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RedHat 9 (Linux i386) - man page for zshzle (redhat section 1)

ZSHZLE(1)						      General Commands Manual							 ZSHZLE(1)

NAME
zshzle - zsh command line editor
DESCRIPTION
If the ZLE option is set (which it is by default in interactive shells) and the shell input is attached to the terminal, the user is able to edit command lines. There are two display modes. The first, multiline mode, is the default. It only works if the TERM parameter is set to a valid terminal type that can move the cursor up. The second, single line mode, is used if TERM is invalid or incapable of moving the cursor up, or if the SINGLE_LINE_ZLE option is set. This mode is similar to ksh, and uses no termcap sequences. If TERM is "emacs", the ZLE option will be unset by default. The parameters BAUD, COLUMNS, and LINES are also used by the line editor. See Parameters Used By The Shell in zshparam(1).
KEYMAPS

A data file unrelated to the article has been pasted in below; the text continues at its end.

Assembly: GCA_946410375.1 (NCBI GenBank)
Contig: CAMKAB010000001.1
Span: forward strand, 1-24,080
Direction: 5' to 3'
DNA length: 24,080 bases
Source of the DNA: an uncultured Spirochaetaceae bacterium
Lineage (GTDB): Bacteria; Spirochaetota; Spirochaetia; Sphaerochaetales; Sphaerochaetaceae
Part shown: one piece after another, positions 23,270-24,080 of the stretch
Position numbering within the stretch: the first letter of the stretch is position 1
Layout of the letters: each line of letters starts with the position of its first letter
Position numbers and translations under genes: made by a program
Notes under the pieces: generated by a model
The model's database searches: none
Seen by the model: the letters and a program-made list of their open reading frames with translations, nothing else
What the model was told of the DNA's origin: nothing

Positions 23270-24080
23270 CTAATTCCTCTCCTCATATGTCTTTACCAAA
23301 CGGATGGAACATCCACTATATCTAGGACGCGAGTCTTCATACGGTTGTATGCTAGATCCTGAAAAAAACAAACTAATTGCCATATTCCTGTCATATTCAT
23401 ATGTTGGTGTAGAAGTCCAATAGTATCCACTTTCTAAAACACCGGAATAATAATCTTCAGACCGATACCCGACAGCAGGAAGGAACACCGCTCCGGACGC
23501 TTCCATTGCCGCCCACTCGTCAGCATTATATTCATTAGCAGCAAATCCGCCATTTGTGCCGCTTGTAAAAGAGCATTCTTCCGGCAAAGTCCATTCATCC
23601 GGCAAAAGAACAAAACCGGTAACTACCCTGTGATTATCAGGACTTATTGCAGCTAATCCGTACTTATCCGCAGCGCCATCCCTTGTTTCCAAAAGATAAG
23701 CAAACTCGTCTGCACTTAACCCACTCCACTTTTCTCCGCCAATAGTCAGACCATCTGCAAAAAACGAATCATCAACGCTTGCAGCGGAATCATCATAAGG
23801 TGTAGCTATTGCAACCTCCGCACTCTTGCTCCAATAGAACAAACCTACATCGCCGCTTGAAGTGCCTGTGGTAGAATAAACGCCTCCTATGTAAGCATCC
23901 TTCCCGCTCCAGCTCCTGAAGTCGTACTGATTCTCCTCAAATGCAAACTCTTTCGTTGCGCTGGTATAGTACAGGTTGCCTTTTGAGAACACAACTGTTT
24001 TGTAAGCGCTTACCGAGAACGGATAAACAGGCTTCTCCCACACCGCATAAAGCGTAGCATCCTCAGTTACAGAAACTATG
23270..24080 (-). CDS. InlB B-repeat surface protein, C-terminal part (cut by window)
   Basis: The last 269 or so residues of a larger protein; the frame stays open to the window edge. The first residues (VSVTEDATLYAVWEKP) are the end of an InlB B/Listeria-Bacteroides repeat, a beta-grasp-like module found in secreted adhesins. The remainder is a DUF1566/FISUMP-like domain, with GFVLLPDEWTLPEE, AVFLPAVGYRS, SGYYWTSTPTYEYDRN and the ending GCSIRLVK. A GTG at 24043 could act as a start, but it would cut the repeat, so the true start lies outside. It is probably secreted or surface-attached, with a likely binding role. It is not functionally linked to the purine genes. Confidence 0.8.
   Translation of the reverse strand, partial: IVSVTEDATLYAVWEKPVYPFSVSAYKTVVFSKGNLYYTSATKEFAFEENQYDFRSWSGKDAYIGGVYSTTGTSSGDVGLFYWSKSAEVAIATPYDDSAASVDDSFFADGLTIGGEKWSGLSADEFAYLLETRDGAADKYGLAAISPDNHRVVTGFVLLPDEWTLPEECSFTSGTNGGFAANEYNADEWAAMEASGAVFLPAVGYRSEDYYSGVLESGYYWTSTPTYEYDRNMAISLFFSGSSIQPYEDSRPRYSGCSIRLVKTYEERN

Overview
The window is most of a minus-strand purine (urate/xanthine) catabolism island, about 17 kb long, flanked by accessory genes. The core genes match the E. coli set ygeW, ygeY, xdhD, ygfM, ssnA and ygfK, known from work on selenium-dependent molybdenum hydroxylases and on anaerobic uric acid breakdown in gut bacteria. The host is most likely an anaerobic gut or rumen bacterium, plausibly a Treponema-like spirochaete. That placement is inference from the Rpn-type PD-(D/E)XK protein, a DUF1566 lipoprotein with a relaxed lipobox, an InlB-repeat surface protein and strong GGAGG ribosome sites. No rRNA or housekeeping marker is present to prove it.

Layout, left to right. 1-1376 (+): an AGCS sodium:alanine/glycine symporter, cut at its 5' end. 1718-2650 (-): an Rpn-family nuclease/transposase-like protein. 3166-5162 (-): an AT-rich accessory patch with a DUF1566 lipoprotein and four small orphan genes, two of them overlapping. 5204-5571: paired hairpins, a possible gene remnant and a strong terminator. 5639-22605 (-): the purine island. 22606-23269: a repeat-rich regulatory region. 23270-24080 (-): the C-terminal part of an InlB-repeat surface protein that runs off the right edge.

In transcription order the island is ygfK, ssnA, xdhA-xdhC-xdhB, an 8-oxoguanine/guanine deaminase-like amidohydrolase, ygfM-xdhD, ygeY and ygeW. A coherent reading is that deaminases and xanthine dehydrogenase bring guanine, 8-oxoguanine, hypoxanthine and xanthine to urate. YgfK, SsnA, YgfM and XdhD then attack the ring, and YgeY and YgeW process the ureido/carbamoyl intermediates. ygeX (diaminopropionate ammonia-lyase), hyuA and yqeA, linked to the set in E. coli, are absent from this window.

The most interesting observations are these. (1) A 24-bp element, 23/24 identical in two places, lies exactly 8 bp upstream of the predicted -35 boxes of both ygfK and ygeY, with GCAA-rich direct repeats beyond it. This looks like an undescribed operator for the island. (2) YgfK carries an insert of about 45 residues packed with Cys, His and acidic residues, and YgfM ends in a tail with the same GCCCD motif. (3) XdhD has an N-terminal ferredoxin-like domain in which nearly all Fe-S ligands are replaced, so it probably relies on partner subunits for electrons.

A keymap in ZLE contains a set of bindings between key sequences and ZLE commands. The empty key sequence cannot be bound. There can be any number of keymaps at any time, and each keymap has one or more names. If all of a keymap's names are deleted, it disap- pears. bindkey can be used to manipulate keymap names. Initially, there are four keymaps: emacs EMACS emulation viins vi emulation - insert mode vicmd vi emulation - command mode .safe fallback keymap The `.safe' keymap is special. It can never be altered, and the name can never be removed. However, it can be linked to other names, which can be removed. In the future other special keymaps may be added; users should avoid using names beginning with `.' for their own keymaps. In addition to these four names, either `emacs' or `viins' is also linked to the name `main'. If one of the VISUAL or EDITOR environment variables contain the string `vi' when the shell starts up then it will be `viins', otherwise it will be `emacs'. bindkey's -e and -v options provide a convenient way to override this default choice. When the editor starts up, it will select the `main' keymap. If that keymap doesn't exist, it will use `.safe' instead. In the `.safe' keymap, each single key is bound to self-insert, except for ^J (line feed) and ^M (return) which are bound to accept-line. This is deliberately not pleasant to use; if you are using it, it means you deleted the main keymap, and you should put it back. Reading Commands When ZLE is reading a command from the terminal, it may read a sequence that is bound to some command and is also a prefix of a longer bound string. In this case ZLE will wait a certain time to see if more characters are typed, and if not (or they don't match any longer string) it will execute the binding. This timeout is defined by the KEYTIMEOUT parameter; its default is 0.4 sec. There is no timeout if the prefix string is not itself bound to a command. As well as ZLE commands, key sequences can be bound to other strings, by using `bindkey -s'. When such a sequence is read, the replacement string is pushed back as input, and the command reading process starts again using these fake keystrokes. This input can itself invoke further replacement strings, but in order to detect loops the process will be stopped if there are twenty such replacements without a real command being read.